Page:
• The more shabby your clothing, the more sparkling your prose. In Wonder Boys, Grady Tripp spent a lot of time in a shabby pink woman’s housecoat and his prose was thought to be dazzling. I own a few items in similar states of shabbiness, yet have not observed any noticeable increased brilliance.
  • Writers are really only at their best when they are staggering around like Dean Martin reeking of MadDog 20/20. As a writer I am certainly aware of the frustrations that come from uncooperative prose, disappointing narratives and a woeful lack of character development. That said, it never makes me want to drink! You know what makes me want to hit the Ironweeds? Not being a writer and therefore not having frustrations that come from uncooperative prose, disappointing narratives and a woeful lack of character development.

    Fingers on the home keys, Carrie!

  • Writers are cheap or broke and never pay for anyone’s coffee. Okay, I pay for other people’s coffee a lot. And I’m not generally one to rattle my poor cup+ in anyone’s face unless they gave birth to me.
  • Writers are often self absorbed yet have arch enemies. I don’t understand this. If you’re at the level of self absorption often attributed to writers when would you have time – in between talking about your process to people trapped next to you on cross country flights and blaming your failures as a human on your failure to be properly recognized – to cultivate the kind of petty relationships that often result in arch rivalries. I mean you’d have to actually read work other than your own and that’s just not going to happen!
  • Writers cultivate temporary relationships with others for research purposes and gladly solicit folks they know for material. Whenever I notice some variation on these themes in a film I am amused. Most people needn’t worry about some unscrupulous writer stealing their life’s A material; most people just aren’t that fucking interesting. To paraphrase something I once read in a novel by Marti Leimbach: “Let me get this straight, you think I’d be interested in writing about people I don’t know, doing things I don’t really think are that interesting at a party I didn’t attend? Sure!” Or something like that.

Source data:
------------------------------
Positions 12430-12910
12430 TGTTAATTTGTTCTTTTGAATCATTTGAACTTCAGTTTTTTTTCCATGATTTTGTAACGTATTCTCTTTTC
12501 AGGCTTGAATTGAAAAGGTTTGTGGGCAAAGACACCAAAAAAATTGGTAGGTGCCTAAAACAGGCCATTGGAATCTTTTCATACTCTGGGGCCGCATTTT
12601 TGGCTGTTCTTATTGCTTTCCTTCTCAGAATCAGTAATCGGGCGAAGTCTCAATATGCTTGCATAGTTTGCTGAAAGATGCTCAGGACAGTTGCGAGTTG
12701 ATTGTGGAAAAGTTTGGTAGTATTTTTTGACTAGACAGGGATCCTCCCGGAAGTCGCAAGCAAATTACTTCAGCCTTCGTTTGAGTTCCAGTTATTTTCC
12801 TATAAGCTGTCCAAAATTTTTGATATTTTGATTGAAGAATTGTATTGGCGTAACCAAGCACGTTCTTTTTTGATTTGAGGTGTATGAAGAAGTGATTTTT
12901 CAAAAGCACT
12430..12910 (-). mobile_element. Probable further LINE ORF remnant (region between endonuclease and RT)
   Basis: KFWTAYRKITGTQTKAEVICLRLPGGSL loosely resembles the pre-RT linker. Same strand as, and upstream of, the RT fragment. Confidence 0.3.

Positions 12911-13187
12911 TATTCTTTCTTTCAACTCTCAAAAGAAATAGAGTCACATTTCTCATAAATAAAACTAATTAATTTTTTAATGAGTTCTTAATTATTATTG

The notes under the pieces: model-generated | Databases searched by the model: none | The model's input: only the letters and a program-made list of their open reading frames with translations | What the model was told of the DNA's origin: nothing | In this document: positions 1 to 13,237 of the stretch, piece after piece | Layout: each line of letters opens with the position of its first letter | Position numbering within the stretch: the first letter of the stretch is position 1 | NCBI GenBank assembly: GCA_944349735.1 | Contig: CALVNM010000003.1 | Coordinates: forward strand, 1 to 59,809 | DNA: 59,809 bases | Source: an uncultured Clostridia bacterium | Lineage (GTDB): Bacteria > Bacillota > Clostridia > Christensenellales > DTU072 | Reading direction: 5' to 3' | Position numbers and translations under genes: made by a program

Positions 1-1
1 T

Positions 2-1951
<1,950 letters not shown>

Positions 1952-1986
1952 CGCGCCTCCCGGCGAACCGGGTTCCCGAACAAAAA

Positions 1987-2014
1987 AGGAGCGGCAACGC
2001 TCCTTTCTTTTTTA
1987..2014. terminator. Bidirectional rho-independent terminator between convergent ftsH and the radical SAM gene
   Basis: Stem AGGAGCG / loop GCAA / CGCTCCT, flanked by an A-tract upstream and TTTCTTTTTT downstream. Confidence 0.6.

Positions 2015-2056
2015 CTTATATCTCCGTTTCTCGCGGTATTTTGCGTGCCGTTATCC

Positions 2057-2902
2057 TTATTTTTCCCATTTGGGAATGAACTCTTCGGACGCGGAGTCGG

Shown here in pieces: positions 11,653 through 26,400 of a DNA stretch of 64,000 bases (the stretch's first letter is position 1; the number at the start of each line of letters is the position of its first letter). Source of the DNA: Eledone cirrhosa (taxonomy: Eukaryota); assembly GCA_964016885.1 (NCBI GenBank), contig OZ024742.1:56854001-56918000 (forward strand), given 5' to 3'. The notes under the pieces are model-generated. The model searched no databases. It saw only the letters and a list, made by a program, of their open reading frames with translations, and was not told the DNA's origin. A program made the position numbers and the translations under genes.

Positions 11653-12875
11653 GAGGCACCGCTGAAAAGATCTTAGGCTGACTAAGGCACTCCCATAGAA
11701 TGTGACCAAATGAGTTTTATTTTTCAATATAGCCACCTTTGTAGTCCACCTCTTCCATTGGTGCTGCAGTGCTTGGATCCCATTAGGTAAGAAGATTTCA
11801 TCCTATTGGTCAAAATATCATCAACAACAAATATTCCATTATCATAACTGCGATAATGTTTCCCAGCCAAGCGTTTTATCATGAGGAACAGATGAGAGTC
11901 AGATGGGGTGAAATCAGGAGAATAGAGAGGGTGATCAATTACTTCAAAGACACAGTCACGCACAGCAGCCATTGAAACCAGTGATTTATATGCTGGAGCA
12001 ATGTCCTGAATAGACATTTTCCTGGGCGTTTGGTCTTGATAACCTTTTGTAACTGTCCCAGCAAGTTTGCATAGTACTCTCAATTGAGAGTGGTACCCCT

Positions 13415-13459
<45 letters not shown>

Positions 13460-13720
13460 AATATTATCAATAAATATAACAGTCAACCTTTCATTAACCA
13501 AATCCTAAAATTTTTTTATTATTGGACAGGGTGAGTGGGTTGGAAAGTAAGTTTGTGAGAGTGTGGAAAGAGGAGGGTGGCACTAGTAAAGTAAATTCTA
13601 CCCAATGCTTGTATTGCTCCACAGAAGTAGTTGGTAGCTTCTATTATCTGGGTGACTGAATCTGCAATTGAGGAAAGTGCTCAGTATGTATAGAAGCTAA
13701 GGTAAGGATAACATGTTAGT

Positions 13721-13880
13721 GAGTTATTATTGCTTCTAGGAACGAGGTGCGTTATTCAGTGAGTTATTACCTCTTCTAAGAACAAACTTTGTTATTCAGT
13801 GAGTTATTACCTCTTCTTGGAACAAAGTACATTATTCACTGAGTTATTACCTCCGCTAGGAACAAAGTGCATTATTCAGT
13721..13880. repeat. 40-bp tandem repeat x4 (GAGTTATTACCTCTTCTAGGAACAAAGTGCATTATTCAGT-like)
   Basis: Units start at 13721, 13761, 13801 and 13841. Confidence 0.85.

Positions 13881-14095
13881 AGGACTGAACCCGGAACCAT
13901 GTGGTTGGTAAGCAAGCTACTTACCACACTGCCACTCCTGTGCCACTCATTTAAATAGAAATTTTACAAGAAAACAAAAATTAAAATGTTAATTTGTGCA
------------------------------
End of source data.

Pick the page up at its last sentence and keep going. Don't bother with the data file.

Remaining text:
• Writers write to exact revenge. No, ghost writers for celebrities seek revenge through prose. Writers just write and the revenge, well that’s just icing on the cake and not the cake itself.

I realize my tagline is “Trust me, I’ve done the legwork.” but this time you’ll have to do your own legwork as far as finding links for the films/things I’ve mentioned here. This was supposed to be like 300 words and I was supposed to be in bed hours ago!
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FILMOGRAPHY

  1. The Shining
  2. Sex and the City
  3. Wonder Boys
  4. Love Jones
  5. My Brilliant Career
  6. Shadowlands
  7. Deconstructing Harry
  8. Velvet Goldmine
  9. The Big Chill